Speaking at the Energizing Rural NC conference, from left to right, Larry Putnam, Superintendent of Burke County Public Schools, Debbie Sigmon, Human Resources Manager at Meridian Specialty Yarn Group, and Alan Wood, CEO and President of Burke Development Inc., present a unified front as partners in the workforce development project Work in Burke. Courtesy of EDPNC

Community college enrollment

Work In Burke is also tracking rates of enrollment in postsecondary institutions, with particular attention on Western Piedmont Community College’s trade programs.

“We have doubled enrollment in some of our programs, mechatronics being one, as a result of renewed interest by our stakeholders,” WPCC’s President, Michael Helmick, said in an emailed statement. 

This fall, WPCC saw a 9% increase in curriculum program enrollment, the “first significant enrollment increase in the last nine years,” which Helmick credits to the colleges’ collaboration with Work in Burke.

Putnam, the superintendent for the county schools, started a calling campaign to every student who graduated from their district but did not enroll in college — and to their parents. His goal is to find out what they are doing now and to direct them toward opportunities at the community college.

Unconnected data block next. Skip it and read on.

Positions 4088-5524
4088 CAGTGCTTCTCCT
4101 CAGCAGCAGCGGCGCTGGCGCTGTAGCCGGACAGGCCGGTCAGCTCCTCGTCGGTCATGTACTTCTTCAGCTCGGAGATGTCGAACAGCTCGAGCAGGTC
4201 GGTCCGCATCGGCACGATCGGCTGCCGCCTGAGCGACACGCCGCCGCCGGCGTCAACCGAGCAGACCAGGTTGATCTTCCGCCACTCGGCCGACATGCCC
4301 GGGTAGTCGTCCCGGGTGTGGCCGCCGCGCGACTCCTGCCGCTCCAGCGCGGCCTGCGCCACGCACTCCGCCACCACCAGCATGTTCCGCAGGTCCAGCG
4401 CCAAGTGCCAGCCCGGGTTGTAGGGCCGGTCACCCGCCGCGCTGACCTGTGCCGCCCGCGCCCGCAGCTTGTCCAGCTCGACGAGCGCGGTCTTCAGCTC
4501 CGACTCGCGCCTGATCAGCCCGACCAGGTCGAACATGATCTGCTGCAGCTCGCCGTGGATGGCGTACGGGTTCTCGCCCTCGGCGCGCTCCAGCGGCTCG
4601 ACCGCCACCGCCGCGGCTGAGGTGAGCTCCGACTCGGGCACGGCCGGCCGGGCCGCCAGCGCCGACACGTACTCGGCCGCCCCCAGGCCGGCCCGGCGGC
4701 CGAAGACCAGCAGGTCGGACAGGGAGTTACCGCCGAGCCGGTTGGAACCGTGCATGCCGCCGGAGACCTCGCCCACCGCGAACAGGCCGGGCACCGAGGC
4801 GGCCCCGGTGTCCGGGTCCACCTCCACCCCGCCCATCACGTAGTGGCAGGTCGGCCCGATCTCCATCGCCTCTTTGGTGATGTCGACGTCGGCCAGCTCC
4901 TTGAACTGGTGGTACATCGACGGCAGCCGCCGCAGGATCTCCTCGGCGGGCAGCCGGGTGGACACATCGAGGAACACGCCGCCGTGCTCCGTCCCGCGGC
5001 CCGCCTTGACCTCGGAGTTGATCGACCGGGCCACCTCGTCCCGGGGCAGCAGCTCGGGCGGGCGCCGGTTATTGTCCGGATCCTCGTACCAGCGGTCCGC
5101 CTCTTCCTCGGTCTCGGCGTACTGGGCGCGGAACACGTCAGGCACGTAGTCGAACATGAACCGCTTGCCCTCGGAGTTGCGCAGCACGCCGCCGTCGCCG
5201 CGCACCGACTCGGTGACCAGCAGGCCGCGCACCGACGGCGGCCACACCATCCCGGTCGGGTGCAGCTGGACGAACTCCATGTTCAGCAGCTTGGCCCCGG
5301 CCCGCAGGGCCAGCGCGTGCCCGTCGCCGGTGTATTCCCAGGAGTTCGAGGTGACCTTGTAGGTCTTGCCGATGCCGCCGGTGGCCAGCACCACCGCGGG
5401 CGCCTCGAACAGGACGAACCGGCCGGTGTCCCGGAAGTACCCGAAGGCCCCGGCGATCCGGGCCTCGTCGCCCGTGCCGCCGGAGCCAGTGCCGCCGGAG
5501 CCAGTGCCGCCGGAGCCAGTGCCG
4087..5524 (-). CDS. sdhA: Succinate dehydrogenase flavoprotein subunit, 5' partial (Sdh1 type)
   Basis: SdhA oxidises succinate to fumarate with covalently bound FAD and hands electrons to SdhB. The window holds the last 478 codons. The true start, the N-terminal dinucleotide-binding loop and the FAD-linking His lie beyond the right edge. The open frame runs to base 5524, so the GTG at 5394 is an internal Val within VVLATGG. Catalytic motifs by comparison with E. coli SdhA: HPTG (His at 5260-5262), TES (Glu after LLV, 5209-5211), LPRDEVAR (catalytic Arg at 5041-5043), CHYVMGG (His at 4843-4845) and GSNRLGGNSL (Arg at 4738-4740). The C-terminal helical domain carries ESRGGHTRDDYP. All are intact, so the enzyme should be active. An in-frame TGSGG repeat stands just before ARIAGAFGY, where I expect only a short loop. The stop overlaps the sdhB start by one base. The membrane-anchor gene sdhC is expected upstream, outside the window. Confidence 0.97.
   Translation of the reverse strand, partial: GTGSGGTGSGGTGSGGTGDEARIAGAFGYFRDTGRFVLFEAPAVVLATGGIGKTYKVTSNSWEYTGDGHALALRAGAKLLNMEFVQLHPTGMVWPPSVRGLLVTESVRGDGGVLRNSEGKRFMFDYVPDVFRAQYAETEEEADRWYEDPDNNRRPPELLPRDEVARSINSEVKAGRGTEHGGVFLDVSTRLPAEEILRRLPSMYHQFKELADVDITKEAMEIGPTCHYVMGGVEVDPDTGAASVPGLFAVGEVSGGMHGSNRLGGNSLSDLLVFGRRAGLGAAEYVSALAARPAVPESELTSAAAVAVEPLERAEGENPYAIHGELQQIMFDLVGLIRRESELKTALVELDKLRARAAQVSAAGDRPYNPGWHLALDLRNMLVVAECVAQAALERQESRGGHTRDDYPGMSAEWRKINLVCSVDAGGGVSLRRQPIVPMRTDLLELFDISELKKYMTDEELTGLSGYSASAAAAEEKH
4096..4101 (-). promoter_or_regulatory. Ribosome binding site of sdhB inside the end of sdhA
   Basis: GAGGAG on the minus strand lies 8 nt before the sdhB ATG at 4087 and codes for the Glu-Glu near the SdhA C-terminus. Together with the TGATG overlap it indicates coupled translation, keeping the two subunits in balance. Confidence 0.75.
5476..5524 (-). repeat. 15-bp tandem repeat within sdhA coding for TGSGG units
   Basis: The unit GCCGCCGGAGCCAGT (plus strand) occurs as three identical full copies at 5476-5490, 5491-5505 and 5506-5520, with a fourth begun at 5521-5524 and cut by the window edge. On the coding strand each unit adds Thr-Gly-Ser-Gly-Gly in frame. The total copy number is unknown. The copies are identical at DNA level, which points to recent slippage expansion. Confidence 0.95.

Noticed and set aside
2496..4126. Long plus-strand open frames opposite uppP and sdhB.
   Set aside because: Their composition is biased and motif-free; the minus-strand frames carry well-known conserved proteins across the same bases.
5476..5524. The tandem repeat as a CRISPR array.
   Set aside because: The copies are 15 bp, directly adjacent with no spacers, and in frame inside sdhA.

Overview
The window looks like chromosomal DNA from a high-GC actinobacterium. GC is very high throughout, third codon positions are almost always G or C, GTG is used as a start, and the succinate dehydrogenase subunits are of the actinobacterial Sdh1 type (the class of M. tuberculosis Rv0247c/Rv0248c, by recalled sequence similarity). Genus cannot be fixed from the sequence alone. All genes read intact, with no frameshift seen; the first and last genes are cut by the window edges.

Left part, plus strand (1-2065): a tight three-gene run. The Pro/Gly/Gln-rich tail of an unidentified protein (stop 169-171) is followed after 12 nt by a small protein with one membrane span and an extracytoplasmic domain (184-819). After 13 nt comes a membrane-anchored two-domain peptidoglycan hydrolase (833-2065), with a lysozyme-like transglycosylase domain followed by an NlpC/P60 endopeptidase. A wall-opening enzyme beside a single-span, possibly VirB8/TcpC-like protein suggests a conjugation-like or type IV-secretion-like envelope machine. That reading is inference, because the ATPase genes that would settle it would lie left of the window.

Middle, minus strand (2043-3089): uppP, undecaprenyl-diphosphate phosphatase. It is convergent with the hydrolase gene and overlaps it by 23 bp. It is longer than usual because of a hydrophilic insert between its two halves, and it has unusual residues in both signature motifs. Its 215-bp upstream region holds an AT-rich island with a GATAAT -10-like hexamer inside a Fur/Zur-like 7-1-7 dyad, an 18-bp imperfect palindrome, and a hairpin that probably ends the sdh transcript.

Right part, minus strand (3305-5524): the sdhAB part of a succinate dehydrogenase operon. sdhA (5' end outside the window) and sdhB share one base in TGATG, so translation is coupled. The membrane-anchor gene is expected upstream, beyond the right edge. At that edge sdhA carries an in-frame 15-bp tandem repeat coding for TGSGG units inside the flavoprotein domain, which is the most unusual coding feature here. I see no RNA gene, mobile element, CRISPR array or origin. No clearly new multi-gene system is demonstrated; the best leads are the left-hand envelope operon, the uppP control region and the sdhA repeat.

Work In Burke started by reaching out to kids while they were in school. Now, they are targeting parents — inviting them along with their kids to WPCC enrollment events — and hosting luncheons at factories to talk to workers about getting their kids engaged in continuing education.

“Having all those partners on board and pretty much telling the same tale, singing from the same hymnbook, if you will, is critical for a long-term process … ” Wood said. “It is not a quick fix. I wish there were a quick fix, but we’re dealing with a system that has been years in the making, so it’s going to take time, five to 10 years, for us to get the numbers where we want them to be.”

Jordan Wilkie

Jordan Wilkie reports on community colleges and postsecondary education for EducationNC.